Something’s Cooking in the Kitchen

Something’s Cooking in the Kitchen

Quick Step John plays T.T. Reynolds on March 20.


Quick Step John

This story starts at Mars Music in Cherry Hill, N.J., where employees joined as musicians and put together a local Fourth of July show. In turn, Quick Step John stumbled into recording a three-song demo in lead singer, Craig Whitaker’s kitchen.

Haphazard demos followed, recorded in shifty studios and tiny bedrooms, but kitchens are a new and different locale. From there, Clear Channel got a copy and Quick Step John found itself sharing the stage with the Pat McGee Band and Matchbox Twenty.

By no means an overnight success, the band, which also includes bassist Greg Maragos, keyboardist Ed Bagden, guitarist Fran Camardella and drummer Dave Faga, has enjoyed a career that most upstarts only hope for. Since the album’s release, the band has appeared on various radio programs, and NBC’s “ER” featured the band’s infectious single “One By One”.

The group’s debut EP, “The Life in Out Years,” which moved them into a bedroom offering slightly better acoustics, set them up for 2007’s, studio recorded, “The Multiple Personalities of Last Week and Next Year.” A step up in quality and mixing, the album offers up a classic, shoulder-shaking, pop awareness so many rock bands miss the mark on. “Our rule is to not think so much about everything; five years ago [the music industry] was different,” said Whitaker. “Now, you throw things up against the wall and see if they stick.”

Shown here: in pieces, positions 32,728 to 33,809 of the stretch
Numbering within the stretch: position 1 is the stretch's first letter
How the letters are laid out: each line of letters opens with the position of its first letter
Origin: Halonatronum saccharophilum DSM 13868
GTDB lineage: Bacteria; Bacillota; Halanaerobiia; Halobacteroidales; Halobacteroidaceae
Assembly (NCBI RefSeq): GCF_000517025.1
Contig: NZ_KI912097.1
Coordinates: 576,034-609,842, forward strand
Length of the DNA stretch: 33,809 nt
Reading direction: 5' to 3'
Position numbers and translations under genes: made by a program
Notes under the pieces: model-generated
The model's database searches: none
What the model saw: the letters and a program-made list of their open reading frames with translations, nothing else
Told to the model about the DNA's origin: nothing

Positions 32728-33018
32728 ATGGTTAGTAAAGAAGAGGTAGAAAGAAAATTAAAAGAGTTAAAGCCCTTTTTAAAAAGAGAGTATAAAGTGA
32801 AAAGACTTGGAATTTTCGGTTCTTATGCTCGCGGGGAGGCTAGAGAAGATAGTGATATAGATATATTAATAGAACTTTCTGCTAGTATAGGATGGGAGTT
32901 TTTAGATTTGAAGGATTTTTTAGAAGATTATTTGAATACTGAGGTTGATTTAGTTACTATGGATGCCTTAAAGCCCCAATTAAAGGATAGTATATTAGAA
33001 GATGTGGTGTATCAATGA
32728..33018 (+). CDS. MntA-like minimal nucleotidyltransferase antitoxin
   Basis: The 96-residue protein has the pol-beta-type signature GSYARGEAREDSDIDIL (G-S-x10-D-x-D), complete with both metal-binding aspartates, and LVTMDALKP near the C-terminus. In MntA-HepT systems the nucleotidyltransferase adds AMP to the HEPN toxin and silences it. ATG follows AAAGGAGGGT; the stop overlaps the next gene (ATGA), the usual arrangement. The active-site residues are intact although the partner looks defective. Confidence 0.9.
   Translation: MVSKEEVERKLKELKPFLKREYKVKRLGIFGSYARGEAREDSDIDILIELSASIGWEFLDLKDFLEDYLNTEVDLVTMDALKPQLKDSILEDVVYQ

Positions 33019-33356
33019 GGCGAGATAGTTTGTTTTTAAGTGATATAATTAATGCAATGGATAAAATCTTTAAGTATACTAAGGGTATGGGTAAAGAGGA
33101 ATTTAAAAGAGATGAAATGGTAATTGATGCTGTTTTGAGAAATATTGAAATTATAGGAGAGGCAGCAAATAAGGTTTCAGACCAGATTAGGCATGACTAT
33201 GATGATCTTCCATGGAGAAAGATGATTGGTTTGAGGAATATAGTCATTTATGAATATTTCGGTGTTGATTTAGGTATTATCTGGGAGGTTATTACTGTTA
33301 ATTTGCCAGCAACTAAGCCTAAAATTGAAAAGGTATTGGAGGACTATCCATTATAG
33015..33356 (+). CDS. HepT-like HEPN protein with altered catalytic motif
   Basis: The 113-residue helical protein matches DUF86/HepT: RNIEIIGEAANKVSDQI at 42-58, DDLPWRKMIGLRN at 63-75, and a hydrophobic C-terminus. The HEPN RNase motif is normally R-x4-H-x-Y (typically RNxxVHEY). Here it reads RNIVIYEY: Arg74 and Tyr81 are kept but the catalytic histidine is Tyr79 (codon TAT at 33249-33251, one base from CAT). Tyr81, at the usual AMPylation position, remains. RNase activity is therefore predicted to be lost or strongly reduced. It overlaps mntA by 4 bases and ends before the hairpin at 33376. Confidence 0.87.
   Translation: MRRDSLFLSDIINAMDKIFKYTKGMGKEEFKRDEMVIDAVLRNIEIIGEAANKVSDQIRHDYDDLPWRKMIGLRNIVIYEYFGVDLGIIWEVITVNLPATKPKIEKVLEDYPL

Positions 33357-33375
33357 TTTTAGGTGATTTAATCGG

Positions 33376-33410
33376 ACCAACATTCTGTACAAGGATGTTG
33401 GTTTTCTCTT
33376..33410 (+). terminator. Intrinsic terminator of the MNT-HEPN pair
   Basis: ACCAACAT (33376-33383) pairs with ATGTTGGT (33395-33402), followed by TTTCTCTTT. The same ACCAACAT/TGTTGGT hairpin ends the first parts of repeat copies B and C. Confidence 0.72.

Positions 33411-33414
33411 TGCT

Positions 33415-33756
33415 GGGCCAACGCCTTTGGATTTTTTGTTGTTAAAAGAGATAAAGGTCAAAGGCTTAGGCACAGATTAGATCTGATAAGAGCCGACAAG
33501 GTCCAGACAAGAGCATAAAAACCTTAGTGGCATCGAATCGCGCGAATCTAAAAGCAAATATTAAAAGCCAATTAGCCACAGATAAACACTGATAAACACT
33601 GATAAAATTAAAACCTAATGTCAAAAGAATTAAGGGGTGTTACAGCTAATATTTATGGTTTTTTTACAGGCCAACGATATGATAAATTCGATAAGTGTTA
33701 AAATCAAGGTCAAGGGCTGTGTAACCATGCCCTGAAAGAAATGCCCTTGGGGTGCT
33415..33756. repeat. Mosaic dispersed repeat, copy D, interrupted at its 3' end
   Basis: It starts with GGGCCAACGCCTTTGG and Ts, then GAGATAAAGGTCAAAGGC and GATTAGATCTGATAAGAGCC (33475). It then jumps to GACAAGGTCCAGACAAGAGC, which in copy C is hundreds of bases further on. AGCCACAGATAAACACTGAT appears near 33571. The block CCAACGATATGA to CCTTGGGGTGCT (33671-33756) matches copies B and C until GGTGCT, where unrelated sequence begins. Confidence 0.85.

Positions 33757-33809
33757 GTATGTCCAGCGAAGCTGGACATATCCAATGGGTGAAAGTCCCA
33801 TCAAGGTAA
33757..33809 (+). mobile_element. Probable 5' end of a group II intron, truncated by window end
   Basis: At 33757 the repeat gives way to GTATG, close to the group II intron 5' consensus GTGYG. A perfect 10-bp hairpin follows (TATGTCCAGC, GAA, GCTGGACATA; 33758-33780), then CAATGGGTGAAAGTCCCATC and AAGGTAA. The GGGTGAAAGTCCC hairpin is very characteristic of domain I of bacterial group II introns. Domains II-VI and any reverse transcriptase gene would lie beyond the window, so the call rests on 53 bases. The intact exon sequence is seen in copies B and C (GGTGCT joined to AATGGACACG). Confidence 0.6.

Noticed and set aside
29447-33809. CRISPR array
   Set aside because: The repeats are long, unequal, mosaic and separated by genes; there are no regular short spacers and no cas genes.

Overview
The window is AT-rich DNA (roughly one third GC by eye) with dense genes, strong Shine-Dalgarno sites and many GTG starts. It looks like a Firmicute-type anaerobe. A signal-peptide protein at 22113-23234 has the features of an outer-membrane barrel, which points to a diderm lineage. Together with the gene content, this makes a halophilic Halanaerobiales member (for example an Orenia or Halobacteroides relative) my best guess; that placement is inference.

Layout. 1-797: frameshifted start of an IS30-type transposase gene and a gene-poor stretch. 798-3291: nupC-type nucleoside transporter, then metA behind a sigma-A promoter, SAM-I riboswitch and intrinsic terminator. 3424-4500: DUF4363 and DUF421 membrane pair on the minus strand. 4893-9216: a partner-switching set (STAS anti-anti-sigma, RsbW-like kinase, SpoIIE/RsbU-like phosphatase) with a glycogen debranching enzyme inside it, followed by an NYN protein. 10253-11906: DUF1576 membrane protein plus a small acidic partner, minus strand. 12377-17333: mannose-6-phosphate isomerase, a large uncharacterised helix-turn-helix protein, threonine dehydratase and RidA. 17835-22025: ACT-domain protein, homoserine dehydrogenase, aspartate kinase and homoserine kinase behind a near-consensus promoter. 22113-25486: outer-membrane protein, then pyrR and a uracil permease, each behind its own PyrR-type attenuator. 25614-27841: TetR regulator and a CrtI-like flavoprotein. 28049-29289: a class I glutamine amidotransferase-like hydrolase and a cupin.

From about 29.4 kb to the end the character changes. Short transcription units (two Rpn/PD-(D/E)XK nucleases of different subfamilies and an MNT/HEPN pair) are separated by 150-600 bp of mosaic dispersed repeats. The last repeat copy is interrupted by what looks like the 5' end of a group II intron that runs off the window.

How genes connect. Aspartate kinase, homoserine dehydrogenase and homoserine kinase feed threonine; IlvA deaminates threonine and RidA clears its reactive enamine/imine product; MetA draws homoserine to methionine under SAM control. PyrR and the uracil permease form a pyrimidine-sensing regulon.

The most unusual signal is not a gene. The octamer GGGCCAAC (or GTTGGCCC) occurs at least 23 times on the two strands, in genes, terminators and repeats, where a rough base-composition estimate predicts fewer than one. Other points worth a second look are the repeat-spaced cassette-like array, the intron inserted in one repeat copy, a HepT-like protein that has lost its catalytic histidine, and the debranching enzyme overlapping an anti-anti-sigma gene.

The March 20 TT Reynolds show, in downtown Fairfax, marks a return to the state where Whitaker first realized audience members were singing along with his lyrics during every song. Much to the band’s delight, their reception has become warmer, the more they tour, a realization that no doubt springs from a dedicated showing.

“I want to be the best possible live performer that I can be,” said Whitaker. “I want people who see us to be moved in the way that I am with all the bands I enjoy seeing.” The trick to succeeding and loving life as a musician is found in consistent movement. “If you think about being different too much, you can come across as arrogant, or you can change your music too much and it ends up hurting it. We’re just trying to be as honest and sincere as possible with the people who appreciate us.”